After horror of civil war, life in Australia 'the best'
HE HAS escaped the horrors of civil war and imprisonment for political reasons.
So becoming a citizen of the "most peaceful country in the world" was the best day of Simon Saya's life.
The refugee was of 110 new countrymen and women were presented their Australian citizenship certificates on Friday night.
Mr Saya, from the Democratic Republic of Congo, said he became an Australian citizen to be free.
He served in the national army in Congo but was imprisoned after refusing to go to battle in the country's civil war.
"I didn't want to fight against my people, was imprisoned and when I was released I became a refugee," he said.
"I applied to come to Australia and I waited for two years and was eventually allowed to come to the country."
"It's the most peaceful country in the world."
"There's no terrorism, no civil war.
"Becoming a citizen was the best day of my life."
Malkeet Singh, from Punjab, said it was a long process to become a citizen.
He said he became a citizen because the future for the next generation was very bright.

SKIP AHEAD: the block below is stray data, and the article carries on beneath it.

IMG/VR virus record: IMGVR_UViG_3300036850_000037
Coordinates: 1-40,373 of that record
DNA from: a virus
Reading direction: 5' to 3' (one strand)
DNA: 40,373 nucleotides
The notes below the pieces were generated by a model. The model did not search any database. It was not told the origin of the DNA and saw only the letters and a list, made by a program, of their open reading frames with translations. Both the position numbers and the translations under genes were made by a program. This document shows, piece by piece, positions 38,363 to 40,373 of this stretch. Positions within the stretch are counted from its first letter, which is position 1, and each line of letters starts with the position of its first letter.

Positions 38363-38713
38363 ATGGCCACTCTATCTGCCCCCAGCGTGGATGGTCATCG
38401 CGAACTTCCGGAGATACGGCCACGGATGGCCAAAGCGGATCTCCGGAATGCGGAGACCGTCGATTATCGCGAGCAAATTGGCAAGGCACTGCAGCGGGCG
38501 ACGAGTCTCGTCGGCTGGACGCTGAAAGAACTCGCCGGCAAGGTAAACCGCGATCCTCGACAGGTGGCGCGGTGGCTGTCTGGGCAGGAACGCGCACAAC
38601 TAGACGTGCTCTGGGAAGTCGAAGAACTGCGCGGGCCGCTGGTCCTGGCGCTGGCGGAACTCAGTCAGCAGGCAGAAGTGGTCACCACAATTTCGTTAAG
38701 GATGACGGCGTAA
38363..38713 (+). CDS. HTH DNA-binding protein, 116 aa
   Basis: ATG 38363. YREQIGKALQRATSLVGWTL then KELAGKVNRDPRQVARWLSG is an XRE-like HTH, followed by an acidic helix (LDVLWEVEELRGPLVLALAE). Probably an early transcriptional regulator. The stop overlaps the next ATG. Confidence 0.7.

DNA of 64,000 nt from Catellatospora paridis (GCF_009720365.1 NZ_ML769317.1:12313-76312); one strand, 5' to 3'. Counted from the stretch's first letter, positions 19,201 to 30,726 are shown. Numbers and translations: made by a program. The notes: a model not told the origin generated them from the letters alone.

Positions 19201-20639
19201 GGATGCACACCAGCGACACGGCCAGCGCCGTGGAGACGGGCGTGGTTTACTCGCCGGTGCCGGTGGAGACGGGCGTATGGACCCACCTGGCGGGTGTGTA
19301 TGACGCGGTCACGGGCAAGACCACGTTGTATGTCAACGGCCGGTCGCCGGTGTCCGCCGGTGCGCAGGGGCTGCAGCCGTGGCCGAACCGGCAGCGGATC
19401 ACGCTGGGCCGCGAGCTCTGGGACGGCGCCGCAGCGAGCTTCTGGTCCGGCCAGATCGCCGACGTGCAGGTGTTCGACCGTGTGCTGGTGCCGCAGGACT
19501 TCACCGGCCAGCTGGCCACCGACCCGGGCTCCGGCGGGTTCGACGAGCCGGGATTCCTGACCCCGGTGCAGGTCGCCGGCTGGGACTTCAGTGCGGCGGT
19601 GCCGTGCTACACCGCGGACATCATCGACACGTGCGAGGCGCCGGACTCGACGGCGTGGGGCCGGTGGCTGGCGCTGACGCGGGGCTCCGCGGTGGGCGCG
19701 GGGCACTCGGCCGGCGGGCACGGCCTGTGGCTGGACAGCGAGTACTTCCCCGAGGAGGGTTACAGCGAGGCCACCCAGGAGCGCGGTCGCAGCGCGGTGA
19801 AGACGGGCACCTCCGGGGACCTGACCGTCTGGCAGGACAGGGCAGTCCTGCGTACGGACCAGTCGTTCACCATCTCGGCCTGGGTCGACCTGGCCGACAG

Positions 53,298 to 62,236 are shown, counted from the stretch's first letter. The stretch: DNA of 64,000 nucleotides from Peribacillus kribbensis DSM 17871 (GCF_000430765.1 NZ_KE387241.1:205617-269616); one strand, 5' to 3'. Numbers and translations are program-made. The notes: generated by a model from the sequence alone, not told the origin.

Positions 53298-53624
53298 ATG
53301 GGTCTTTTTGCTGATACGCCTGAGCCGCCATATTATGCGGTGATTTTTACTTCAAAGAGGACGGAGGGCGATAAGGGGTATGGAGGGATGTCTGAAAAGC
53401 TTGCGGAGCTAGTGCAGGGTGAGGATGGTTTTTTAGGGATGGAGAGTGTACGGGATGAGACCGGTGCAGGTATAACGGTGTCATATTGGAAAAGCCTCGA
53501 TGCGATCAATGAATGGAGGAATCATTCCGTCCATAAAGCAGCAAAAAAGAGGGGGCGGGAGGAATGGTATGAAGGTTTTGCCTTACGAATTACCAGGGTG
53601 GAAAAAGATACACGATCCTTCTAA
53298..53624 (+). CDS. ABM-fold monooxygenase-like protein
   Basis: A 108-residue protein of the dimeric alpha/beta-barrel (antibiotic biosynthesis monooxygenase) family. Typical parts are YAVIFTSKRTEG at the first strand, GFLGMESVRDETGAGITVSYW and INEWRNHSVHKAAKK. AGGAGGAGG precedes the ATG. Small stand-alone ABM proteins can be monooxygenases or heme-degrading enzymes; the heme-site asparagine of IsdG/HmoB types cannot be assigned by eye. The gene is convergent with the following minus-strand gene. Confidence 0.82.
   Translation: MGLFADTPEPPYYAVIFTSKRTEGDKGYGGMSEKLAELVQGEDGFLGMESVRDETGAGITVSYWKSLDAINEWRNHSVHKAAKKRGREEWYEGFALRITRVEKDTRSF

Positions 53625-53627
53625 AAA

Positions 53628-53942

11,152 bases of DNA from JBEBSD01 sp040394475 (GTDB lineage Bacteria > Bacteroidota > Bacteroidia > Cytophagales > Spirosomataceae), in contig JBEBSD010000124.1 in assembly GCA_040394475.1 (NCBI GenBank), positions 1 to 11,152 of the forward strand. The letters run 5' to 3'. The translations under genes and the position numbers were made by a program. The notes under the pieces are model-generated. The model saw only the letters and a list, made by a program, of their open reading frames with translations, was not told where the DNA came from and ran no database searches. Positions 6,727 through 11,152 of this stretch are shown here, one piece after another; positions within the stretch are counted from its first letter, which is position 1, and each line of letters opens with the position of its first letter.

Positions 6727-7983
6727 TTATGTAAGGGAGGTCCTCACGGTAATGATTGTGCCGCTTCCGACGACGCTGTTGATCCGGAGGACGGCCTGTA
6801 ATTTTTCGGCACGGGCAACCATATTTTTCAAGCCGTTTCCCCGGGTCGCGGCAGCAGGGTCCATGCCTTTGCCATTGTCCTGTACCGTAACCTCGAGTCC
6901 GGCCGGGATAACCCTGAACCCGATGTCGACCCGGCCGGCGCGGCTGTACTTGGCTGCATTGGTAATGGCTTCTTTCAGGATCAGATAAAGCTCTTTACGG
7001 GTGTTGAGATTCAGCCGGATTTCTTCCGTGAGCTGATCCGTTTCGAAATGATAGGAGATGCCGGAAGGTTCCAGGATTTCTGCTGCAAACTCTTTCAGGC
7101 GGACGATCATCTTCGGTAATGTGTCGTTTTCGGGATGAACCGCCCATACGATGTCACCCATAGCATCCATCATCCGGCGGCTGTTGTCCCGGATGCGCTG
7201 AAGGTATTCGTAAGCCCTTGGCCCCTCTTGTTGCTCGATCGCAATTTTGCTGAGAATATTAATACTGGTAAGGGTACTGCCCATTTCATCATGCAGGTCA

"I want my son Manjasdeep to have a good future.
"He can study here and there are so many opportunities," the taxi driver said.
"I hope he can grow up to become a doctor."
Manjasdeep's mother Bhupinder Kaur, who works in aged care, said she had learnt many things about the Australian culture since coming to the country.
The whole family was decked out in traditional Sikh clothing, with Malkeet Singh wearing a turban and Mrs Kaur in a salwar and comiche.
Manjasdeep, 9, goes to school at Toowoomba Preparatory School.
"Everyone here is so polite to each other," he said.
Mrs Kaur said the family would hold on to their culture while embracing the Australian culture.
"We might cook some traditional foods for our new Australian brothers but they need to watch out because it can be very hot."